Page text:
Review: Is Logic3's T250s Ferrari Worthy?
By Tony Ibrahim | Friday | 05/10/2012
Ferrari has chosen Logic3 to wear the company's prancing horse, but are the leather-clad T250s worthy?
Driving them out of the showroom
Logic 3 has put some effort into boxing these earphones. Open the box and you're confronted with a card coloured in Ferrari's iconic red. It is the cheap equivalent of a plaque but it does create a sense of occasion.
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Venture past the signage and you uncover the carry case. It's fairly large, coloured in black and stylised with a carbon fibre weave. What makes it so darn charming is the silver prancing horse smack-bang in the centre, taking time off from badging supercar exotica to grace a humble pair of headphones.
The zipper traces the headphone's case and once opened, reveals the leather-clad T250s nestling in their natural habitat, along with three audio cables, a 6.5mm jack and a dual-plug jack for use when on a plane.
It's uncommon for headphones to come with three cables, but the T250s are better for it as audio cables tend to go before the driver. The first cable is a simple run-of the mill offering; the second houses an answer/hang up button (for Android, Windows and Blackberry devices), while the third throws in volume keys and is compatible with iOS devices, such as Apple's iPhone, iPod or iPad.
The braided cables are fully removable and plug into the left earcup with a standard 2.5mm plug. With a few spare cables, audiophiles (and rev-heads) are sure to get good use out of the T250s.
By the time you've unfolded the T250s, you're acquainted with its fine materials and impressed by its build-quality. The headband and supraural (on-ear) cups are drenched in supple leather that enthusiastically moulds to an individual's head and ear shape.
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The headband has a tight brace, but the leather does a good job at ensuring the listening experience is comfortable. Together, they eliminate a fair amount of background interference, even with the volume on low levels.
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Longer listening sessions aren't as comfortable as the rich leather tends to heat up, and in the impending summer, I imagine long sessions will be a sweaty one.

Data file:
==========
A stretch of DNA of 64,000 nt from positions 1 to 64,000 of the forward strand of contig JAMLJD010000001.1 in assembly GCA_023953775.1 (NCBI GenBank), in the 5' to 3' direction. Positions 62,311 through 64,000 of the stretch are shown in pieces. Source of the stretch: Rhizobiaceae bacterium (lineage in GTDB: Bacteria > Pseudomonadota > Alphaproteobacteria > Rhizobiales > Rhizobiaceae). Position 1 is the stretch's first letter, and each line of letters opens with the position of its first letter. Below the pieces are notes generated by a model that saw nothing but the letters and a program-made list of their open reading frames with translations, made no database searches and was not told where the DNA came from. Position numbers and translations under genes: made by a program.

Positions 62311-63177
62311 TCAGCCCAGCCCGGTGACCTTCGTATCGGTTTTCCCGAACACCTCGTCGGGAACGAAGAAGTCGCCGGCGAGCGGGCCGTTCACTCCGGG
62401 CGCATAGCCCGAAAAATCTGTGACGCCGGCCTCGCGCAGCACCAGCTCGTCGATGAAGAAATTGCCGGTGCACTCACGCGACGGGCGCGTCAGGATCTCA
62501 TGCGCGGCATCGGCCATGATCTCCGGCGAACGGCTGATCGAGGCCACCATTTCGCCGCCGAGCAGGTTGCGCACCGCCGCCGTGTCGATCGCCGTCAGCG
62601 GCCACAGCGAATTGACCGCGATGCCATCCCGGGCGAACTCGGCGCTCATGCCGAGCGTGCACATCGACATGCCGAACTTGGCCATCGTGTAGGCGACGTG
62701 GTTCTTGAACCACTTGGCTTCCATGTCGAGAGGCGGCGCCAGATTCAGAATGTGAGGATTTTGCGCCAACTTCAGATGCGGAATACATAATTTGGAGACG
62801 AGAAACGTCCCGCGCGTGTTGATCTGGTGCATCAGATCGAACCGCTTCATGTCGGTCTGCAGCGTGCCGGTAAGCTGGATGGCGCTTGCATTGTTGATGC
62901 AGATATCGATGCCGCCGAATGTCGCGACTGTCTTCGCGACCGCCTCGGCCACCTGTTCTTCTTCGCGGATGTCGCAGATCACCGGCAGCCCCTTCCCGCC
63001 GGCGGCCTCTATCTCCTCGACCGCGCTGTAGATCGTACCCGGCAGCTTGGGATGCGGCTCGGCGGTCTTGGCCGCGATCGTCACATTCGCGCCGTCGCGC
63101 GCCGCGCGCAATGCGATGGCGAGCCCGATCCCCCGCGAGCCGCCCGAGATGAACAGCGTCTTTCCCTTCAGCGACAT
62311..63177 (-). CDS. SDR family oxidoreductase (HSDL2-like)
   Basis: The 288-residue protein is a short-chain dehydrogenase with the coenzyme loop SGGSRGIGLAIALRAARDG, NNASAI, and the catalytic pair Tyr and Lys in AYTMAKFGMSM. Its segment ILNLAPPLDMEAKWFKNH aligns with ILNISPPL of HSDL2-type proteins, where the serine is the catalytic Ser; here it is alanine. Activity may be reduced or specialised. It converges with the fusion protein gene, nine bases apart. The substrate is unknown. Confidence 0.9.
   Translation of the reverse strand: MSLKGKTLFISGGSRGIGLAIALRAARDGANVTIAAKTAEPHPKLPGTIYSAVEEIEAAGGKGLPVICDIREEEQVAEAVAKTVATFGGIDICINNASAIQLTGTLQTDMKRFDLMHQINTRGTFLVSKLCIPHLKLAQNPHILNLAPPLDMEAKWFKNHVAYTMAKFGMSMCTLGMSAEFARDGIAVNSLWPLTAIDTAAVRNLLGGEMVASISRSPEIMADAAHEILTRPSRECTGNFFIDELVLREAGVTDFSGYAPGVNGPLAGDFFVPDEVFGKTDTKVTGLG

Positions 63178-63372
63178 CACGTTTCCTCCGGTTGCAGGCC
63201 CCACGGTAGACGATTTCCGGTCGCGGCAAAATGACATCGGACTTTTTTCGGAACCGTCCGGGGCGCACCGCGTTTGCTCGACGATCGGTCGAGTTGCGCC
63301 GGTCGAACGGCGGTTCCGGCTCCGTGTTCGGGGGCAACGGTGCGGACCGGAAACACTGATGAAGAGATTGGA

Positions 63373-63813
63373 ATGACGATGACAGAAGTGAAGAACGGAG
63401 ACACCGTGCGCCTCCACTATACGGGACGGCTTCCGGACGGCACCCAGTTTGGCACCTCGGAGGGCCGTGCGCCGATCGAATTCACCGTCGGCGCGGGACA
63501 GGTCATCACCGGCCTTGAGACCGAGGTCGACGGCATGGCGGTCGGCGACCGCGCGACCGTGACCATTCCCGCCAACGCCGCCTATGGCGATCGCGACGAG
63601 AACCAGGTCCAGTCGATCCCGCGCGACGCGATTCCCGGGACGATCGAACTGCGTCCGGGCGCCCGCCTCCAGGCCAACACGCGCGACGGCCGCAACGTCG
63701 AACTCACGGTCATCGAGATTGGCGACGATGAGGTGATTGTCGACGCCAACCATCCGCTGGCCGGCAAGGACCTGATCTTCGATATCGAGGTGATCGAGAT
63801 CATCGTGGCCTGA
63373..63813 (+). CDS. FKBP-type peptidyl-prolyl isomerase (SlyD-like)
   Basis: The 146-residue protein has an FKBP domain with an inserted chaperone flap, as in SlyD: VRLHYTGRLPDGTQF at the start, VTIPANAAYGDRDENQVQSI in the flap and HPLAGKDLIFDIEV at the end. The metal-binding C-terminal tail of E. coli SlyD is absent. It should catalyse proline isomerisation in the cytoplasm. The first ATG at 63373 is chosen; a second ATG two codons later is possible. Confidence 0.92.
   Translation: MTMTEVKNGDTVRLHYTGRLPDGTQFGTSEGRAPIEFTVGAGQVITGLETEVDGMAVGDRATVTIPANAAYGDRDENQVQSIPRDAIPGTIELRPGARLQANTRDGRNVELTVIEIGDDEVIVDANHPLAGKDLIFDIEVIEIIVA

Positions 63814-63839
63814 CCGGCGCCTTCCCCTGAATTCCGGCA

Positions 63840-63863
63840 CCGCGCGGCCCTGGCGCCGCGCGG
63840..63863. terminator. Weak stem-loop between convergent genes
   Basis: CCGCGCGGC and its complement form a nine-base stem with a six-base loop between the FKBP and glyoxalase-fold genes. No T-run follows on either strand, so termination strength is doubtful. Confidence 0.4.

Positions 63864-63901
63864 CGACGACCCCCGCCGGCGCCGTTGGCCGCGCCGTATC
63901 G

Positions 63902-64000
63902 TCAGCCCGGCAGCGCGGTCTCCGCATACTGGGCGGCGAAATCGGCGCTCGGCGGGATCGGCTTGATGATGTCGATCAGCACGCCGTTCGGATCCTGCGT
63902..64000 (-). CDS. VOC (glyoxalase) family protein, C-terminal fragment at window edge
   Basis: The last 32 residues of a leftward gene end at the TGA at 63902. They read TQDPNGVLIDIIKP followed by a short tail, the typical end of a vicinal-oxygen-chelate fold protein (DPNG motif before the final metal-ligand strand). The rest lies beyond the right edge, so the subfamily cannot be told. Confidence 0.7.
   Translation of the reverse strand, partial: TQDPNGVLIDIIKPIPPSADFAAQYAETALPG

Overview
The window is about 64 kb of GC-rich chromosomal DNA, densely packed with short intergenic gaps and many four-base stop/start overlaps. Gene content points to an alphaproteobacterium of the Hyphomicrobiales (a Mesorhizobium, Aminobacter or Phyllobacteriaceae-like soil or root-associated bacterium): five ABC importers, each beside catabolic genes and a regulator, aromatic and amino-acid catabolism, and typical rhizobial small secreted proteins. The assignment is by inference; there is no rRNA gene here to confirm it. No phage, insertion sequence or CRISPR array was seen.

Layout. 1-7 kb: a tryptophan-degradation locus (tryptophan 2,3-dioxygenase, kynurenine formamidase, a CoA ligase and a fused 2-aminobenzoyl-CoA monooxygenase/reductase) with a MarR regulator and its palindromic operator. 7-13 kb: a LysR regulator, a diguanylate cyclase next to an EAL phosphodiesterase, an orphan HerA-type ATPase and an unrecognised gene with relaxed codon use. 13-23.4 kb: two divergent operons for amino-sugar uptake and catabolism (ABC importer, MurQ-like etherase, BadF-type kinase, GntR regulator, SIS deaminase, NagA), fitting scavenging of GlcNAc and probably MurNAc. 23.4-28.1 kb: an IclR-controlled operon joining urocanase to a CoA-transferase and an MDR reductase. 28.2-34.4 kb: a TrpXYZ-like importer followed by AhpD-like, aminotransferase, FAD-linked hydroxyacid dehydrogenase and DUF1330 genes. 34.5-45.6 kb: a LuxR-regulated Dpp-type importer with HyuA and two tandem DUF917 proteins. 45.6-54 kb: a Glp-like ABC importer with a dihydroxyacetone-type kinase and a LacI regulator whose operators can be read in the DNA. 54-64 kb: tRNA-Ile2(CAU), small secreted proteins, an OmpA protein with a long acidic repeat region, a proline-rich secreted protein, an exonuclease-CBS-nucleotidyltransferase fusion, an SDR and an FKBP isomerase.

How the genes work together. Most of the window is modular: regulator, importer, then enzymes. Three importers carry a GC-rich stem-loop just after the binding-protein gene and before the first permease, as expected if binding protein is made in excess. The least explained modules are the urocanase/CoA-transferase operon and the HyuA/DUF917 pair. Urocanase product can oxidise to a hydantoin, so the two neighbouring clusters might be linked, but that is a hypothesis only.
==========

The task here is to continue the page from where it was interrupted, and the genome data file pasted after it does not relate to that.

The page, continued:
These headphones, albeit good, lack the precision that comes to mind when you think of Ferrari.
The bass feels accentuated and at times, dominates the soundstage. This wouldn't be as bad if the cups had an open back as it would enlarge the soundstage, but with closed cups it feels like the heavy notes have less room to work with. As a result, there are times where notesâ€”particularly in the layered songs familiar to genres like rockâ€”lack clarity. The Killers' Miss Atomic Bomb is one example where the bass dominates at the expense of plucking guitars and electro notes.
But in some other genres, the bassy bravado adopted by these headphones pay off. Hit play on Dash Berlin's Better Half of Me and the stark contrast between trance, vocal and bass is amplified. It sounds riveting, as if there's a button labelled 'extreme' and you've just pressed it. The trance notes still lack clarity relative to what you'd get from similarly priced Sennheiser's, but the bodied bass compensates.
Another genre ideal for these headphones is R&B. Guy Sebastian's Battle Scars is played with gusto, more than enough volume and a fluency in bass that simulates dimension.
The T250s are comfortable, well made and if you like your music loud with heavy bass, will keep you grinning. Unfortunately if your taste in music is varied, they'll struggle accommodate a wide range of genres with the same transparency as its similarly priced rivals. Worse yet, you'll be walking around with an expensive pair of headphones that, deep down, you'll believe aren't worth the Ferrari badge.
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